The vast majority of information about Judaism during the Black Death comes from accounts of the persecution of Jews by the Flagellants or the peasantry.  The Flagellants were a sect of Christianity, deemed heretical by Pope Clement VI once he heard about it, who gathered in town squares to beat themselves and each other with weighted scourges, often with iron tips that bite into the skin (Sanders, et al., 2006).  They believed that they were “proclaimers of a new time, that of the preparation for the end of the world” (Lerner, 1981, p. 535).  Not only did they inflict punishment upon themselves, but often killed Jews they came across as well as Christians who spoke out against them (Lerner, 1981).  Jews were often seen as the cause of the plague, possibly because they suffered less during the heightened stages of plague.  One explanation for this could be that the Jews had removed all grain from their homes for Passover, during the peak season of plague, which then caused the plague-bearing rat to avoid their homes (McNeil, 2009).  Jews were accused of poisoning wells, streams, and food, and were sentenced to death across Christian Europe (Cohn, 2007; McNeill, 1976).  In Spain, it was the Catalans who took the brunt of persecution (Cohn, 2007).  While popular history states that the Jews were persecuted by peasants and the common rabble, close investigation shows that it was the aristocracy and nobles that created the atmosphere for wholesale murder.  Aristocrats were the most common clients of Jewish usurers, the ones with the power to authorize pogroms (state-sanctioned anti-Semitism), and the ones who forgave debts owed to the now-dead Jews (Cohn, 2007).  Nobles would accuse Jews of spreading or causing the plague, capture them, and torture them until they confessed, and by the end, some two hundred Jewish settlements were utterly destroyed, their people thrown into the fire alive, and their houses demolished (Cohn, 2007).  Jean de Venette reported that to ensure their small children would not be captured and baptized in the Christian faith, Jewish mothers would first throw their children into the flames, then join them in death (Sanders, et al., 2006).  These attacks were most severe in German-speaking lands, and recurred occasionally with recurrences of the plague (Cohn, 2007), possibly fueling the deep-seated anger and hatred that came to a head in the Holocaust of the twentieth century.  These attacks also accelerated the eastward shift of Jewish population, as western Jews were killed and their survivors fled east into places like Poland (McNeill, 1976).  Though some attacks occurred in Poland, the royals there welcomed urban, skilled Jews, and a market-oriented agricultural society rose in the Vistula and Nieman valleys under Jewish management (McNeill, 1976).  While anti-Semitism started well before the Black Death, and continues today, the use of the Jews as a scapegoat for the Black Death highlights the challenges Judaism faced during these times.

The Black Death was a scourge across Eurasia and had no known cause.  Doctors were powerless to stop or even stem the course of the disease, so the deeply religious people of the Middle Ages tended to look towards their gods for reasoning and relief.  Common to Islam, Christianity, and Judaism was the belief that God (or Allah) brought the plague down on the people to punish them for their wicked ways.  Muslims suffered greatly due to their acceptance of “Allah’s will” and refusal to try to avoid the plague, such as the case of the Ottoman Sultan.  Christians also suffered greatly, but their care for the sick and remittances offered by the Pope brought inner strength to the people.  Finally, the Jews did not suffer as much from the plague, possibly because of coincidental timing of Passover, but suffered greatly at the hands of Christians who accused them of poisoning wells.  All these factors led to Western Europe becoming overwhelmingly Christian.  The Spanish would chase the Muslims from their land in Reconquista, and the Jews shifted their population centers to Eastern Europe.  Now that European countries did not need to argue about which God to follow, they would become embroiled in wars and infighting in the coming centuries over how to follow God, whether through Catholicism, Protestantism, Lutheranism, or Calvinism.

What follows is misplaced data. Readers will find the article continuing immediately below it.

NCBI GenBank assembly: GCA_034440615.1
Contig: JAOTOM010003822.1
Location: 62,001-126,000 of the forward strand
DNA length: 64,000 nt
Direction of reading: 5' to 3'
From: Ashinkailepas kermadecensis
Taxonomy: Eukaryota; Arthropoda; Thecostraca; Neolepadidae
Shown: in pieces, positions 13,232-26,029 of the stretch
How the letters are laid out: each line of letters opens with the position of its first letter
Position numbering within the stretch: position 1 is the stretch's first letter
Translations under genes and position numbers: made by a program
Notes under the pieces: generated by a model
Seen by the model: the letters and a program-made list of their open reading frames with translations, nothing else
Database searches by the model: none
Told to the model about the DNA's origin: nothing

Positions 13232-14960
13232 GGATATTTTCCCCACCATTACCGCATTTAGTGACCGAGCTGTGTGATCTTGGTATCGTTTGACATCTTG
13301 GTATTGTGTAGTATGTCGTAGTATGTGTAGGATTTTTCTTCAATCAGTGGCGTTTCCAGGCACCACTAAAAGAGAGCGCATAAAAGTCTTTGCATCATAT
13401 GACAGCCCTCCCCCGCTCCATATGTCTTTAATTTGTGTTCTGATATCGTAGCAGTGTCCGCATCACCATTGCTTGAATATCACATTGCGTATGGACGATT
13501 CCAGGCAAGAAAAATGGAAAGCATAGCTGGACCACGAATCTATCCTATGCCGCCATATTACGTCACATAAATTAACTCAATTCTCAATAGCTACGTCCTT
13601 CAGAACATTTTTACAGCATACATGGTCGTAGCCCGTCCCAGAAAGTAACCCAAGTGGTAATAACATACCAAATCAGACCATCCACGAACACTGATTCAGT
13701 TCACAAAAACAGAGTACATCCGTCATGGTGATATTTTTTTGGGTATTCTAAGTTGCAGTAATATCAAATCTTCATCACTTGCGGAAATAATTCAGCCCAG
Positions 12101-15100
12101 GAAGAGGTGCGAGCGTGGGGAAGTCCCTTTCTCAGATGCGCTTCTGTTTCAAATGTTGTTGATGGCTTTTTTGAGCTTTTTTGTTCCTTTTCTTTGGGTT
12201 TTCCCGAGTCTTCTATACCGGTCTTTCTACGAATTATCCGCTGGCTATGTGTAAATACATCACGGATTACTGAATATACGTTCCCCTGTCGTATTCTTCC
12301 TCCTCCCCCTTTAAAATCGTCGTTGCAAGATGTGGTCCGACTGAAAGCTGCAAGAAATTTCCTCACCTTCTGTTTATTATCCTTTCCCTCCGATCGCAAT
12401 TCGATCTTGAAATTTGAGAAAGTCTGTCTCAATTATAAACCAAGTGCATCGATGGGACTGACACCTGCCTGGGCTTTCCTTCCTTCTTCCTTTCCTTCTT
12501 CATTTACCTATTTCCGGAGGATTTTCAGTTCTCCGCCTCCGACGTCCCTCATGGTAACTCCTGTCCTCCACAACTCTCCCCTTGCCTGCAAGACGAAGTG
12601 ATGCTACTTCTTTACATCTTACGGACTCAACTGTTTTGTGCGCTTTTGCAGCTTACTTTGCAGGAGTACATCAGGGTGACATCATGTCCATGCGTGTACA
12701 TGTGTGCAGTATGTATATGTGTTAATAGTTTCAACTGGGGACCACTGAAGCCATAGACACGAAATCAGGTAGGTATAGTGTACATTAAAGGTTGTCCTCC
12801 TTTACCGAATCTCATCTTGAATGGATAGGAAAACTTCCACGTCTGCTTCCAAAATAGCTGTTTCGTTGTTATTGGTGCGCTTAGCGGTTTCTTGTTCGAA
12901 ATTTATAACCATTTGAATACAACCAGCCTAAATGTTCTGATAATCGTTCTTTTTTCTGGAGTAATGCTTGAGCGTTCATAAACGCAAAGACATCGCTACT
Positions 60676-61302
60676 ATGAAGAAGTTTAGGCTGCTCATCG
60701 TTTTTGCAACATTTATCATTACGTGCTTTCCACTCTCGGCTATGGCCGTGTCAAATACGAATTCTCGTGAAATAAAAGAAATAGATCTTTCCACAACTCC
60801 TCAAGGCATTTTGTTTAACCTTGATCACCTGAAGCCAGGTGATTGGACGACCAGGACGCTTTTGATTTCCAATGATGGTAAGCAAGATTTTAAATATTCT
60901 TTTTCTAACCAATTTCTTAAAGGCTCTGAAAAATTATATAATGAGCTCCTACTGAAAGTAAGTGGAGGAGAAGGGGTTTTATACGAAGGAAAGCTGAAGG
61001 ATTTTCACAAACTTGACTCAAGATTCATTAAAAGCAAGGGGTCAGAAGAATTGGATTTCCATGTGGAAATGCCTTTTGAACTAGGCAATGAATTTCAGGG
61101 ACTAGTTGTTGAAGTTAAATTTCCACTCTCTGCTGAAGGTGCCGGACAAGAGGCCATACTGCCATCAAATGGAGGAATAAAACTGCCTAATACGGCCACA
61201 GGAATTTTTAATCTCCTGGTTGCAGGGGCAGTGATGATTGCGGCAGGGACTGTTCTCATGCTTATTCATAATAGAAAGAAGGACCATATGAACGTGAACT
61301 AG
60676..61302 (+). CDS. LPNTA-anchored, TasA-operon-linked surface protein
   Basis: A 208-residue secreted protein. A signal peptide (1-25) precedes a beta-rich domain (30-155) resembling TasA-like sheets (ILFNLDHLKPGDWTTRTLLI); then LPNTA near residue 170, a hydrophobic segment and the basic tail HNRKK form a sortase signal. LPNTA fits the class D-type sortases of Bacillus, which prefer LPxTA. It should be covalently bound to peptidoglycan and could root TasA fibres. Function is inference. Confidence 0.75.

References

Bentley, J. H., Ziegler, H.F., & Streets, H.E. (2008). Traditions and encounters: A brief global history. Ashford University edition.  Boston: The McGraw-Hill Companies.

Cohn, S. (2007). The Black Death and the burning of Jews. Past & Present 196, pp. 3-36. Retrieved February 5, 2012 from Project Muse.

Getz, F. M. (1991). Black death and the silver lining: Meaning, continuity, and revolutionary change in histories of medieval plague. Journal of the History of Biology 24(2) pp. 265-289. Retrieved January 22, 2012 from JSTOR.

Lerner, R. E. (1981, June). The Black Death and Western European eschatological mentalities. The American Historical Review 86(3), pp. 533-552. Retrieved February 5, 2012 from JSTOR.

McNeil, D. (2009, September 20). Laying blame for disease; Humans love to find a scapegoat for pandemics- Jews, Mexicans, pigs, storks, and even planets have been singled out- but the truth is that diseases are so complex that pointing blame is useless. Edmonton Journal, E.6. Retrieved February 5, 2012 from ProQuest.

McNeill, W. H.  (1976). Plagues and Peoples. Garden City, NY: Anchor Press.

Osborne, R. (2006). Civilization: A new history of the western world.  New York: Pegasus Books.

Sanders, T., Nelson, S. H., Morillo, S. & Ellenberger, N. (2006).  Encounters in world history: Sources and themes from the global past: Vol. 1. To 1500.  Boston: The McGraw-Hill Companies.

Advertisements

02/06/2012 Posted by | College Papers | , , , , , , , , | Leave a comment